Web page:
Friday, November 30, 2012

New Fantasyland at The Magic Kingdom

Wednesday night John and I went out to Disney for some serious picture-taking. I mean, we brought a tripod and everything. ;)

The new Fantasyland area has been open - albeit unofficially - for several weeks now, off and on, and I wanted to get some shots of the new Little Mermaid building and the Be Our Guest restaurant - not to mention Cinderella's castle with all its icy Christmas lights. (SO. PRETTY.)

With my aversion to trams it took us a while to walk in to the TTC - of *course* they parked us at the farthest possible lot - but I did Ok on the ferry. So long as it's not too crowded or hectic, the ferry is open enough that I don't feel penned in.  

(And thanks again to those of you who pointed out I can walk in to the park from the Contemporary - we've done so just once so far, but it's a relief knowing I have a back-up plan if my anxiety flares up in the future!)

Finally - FINALLY - we were in my favorite park, and we had about two hours of daylight left to wander and snap pics sans tripod.

It was gray and overcast, but hey, any day at Disney...

 The Emporium has their animated Christmas Carol windows up:

And the Candy Shop displays never disappoint:
 (I think those springy bits are made with fuzzy pipe cleaners. Possible DIY project? Eh?)

I intended to make a beeline straight for Fantasyland, but the Dapper Dans were out, so cue the Jen fangirl squealing:


Oh, and I realized why I love the Dans so much yesterday, too (you know, besides the awesome music) - their puns!! They rattled off a ton of holiday-themed puns that had everyone groaning, and at least one girl whooping with glee.

"What do you call a wreath made of hundred dollar bills?"
"A wreath a' Franklins!"

Also, their rendition of Christmas in Kilarney is gorgeous. Be sure to request it if you see them before January.

I spent forever looking for the best rose for this shot. Have I mentioned John has the patience of a saint?

Moving on, we finally made it to new Fantasyland. We were there too late in the day to see the restaurant, sadly (lunch ends at 2:30, and you can't go inside during dinner hours unless you have a reservation), but I took some pics outside and on the bridge:

Further along we discovered Gaston out posing for pictures. We ended up stopping to watch for a few minutes, because it turns out Gaston is freaking HILARIOUS.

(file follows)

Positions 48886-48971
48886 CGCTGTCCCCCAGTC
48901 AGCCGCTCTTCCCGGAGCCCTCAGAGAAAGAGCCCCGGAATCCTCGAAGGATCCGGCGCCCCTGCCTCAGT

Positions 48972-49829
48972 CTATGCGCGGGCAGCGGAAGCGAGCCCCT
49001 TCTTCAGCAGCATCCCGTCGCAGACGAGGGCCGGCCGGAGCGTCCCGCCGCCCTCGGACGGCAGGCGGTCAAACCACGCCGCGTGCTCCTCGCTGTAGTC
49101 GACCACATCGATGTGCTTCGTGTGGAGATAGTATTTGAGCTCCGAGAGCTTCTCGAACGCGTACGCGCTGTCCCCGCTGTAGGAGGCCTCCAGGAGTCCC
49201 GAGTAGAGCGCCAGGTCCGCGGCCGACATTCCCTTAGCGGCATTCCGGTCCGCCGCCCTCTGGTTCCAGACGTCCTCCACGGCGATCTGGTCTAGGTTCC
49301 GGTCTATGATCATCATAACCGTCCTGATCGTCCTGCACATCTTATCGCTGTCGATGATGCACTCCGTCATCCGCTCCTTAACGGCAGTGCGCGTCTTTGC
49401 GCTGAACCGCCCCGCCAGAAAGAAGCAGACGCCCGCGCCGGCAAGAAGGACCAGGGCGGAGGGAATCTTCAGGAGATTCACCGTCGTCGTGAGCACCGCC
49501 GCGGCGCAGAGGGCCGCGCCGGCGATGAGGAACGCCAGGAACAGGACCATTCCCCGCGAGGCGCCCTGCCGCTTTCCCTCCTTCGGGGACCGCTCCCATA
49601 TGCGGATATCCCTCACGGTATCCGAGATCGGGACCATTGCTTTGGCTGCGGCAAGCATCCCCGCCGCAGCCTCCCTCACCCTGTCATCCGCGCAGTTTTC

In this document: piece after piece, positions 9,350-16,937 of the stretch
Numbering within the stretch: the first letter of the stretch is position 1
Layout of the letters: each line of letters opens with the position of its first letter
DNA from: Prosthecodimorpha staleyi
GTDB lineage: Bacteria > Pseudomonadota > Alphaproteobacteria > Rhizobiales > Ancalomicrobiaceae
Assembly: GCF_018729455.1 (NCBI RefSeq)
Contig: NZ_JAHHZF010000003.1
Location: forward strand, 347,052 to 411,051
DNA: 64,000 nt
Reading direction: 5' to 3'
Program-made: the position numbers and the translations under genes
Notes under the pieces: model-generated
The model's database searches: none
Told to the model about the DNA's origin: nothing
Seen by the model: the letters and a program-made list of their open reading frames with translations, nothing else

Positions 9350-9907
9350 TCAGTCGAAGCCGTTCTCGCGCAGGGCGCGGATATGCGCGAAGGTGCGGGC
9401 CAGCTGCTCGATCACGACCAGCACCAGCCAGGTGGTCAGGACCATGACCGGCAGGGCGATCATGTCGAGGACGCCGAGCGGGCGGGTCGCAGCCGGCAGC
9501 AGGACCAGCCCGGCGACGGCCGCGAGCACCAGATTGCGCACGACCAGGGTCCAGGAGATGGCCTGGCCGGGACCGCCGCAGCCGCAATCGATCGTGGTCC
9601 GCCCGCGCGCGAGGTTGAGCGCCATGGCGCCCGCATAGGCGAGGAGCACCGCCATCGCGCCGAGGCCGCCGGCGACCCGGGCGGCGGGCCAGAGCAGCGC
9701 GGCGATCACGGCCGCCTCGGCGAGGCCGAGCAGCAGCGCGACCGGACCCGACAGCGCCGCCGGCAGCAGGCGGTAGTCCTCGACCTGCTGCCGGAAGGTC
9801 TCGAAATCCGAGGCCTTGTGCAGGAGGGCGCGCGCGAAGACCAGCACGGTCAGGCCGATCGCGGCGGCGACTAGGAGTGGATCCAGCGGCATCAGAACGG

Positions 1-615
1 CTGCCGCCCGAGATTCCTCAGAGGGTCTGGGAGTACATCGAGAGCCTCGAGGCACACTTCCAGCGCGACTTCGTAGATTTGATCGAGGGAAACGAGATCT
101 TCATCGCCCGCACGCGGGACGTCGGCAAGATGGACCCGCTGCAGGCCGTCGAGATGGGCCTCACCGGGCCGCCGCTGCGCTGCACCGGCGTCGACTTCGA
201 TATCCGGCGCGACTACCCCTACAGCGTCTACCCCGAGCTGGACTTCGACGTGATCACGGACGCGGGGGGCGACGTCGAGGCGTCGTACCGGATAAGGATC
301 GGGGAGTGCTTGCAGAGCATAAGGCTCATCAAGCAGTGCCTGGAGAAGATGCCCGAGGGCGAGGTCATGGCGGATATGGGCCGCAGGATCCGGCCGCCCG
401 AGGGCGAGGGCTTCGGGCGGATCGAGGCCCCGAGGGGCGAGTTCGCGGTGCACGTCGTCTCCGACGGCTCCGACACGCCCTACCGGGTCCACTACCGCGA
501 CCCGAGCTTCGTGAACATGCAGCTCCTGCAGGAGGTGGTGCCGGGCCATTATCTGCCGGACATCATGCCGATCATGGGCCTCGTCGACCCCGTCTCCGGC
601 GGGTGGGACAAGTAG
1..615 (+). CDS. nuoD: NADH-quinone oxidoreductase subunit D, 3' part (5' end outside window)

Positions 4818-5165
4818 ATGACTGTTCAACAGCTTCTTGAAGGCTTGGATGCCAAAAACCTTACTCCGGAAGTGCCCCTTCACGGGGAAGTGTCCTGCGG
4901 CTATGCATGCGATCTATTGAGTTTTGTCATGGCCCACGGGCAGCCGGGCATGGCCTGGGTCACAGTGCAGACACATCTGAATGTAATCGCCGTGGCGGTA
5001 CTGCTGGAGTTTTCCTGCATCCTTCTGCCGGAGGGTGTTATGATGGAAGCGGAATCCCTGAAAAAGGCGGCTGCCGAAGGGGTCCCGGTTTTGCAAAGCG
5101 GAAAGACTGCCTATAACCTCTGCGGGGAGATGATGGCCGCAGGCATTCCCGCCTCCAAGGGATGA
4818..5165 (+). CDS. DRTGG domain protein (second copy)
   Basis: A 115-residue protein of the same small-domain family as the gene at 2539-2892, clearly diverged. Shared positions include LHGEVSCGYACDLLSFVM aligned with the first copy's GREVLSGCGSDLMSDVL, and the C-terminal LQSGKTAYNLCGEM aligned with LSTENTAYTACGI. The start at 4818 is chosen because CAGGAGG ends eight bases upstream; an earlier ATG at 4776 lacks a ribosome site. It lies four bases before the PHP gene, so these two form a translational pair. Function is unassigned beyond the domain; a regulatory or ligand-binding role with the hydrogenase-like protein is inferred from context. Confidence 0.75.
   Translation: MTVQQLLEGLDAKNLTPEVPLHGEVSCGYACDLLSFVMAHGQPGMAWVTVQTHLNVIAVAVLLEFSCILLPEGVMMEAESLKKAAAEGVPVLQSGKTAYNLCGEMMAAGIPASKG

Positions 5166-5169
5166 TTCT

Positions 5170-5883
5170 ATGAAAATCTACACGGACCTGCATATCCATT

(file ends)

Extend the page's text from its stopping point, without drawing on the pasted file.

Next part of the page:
Gaston doesn't stand - he leans. He flirted shamelessly with all the women, kissing their hands and telling them how lucky they were to meet him. Then he'd whip into a bunch of rapid-fire Zoolander poses that had everyone rolling. Next time I'll get some video, because you guys really have to see him in action.

John didn't know that the Little Mermaid ride was already open and running, so he was pretty excited when we made it over to the jaw-dropping ride exterior:

The wait was only 40 minutes, so even though I doubted my anxiety would let me ride, we went in to photograph the queue.

See the "E" in the window? Must be Eric's room.

Once you round the corner, you're treated to this stunning view:
John took this one. Don't you love the soft look of the waterfalls? 

Then you weave through that rock work:

Until you end up inside the caves:

Inside the caves it's quite dark - a lot of these details you couldn't see in real life - and with the crowds it felt a little cramped further in. There were so many fun things to look at, though, along with interactive virtual crabs, if you can believe it, spaced throughout the queue:

The crabs are projections, so you can only see the white outline of the little guy in the glass here. They would busily stack items in piles, and you're supposed to point at the item if it doesn't belong, which will make the crab discard it. 

There are a few skylights open to the outside, which makes for some dramatic lighting and shadows.

The next room was the most uncomfortable for me, since it has no view of the outside and is more densely packed with people:

In here the only distraction is an animatronic Scuttle the seagull, who you can see as a bright white blur in the middle. Fortunately this part of the line moved pretty fast, though, and we zipped through the room in about five minutes. (Although not before I mentioned to John that *maybe* they shouldn't have hung those two ball lights in a pair - and made one of them blue. John said I've been writing Cake Wrecks too long. Very true.)

Once you leave that room there's a nifty transition area where you leave the caves behind and enter the castle itself:

We passed this beautiful section of queue not in use:

Just another few steps, and you're in the loading area.

(Sorry for the terrible pics; it's really dark in there!)

There's a lovely mural on the back wall featuring Ariel and Eric's ship, and the ride cars are the same clam shells used on the Finding Nemo ride:

After the last room of the queue I was feeling a little jittery, so when I noticed that the ride kept stopping (I think to load wheelchairs, but I'm not sure) I told John I'd just meet him outside. He rode through and recorded the whole thing on his phone for me, though:

There's nothing too groundbreaking here, but the animatronics are fantastic. Look at Ariel's arm movements around 2:20 - plus she blinks and moves her mouth! It's so natural looking, I almost didn't notice. And I love the rowboat scene. Probably because that's John's and my favorite song from the movie. We like to sing it together, with John doing a great Sebastion impression & me filling in the "Ya YAH Yaaaa!!"s. :D

By the time we emerged it was dark out, so then the real photography fun began. We broke out the tripod and got to work: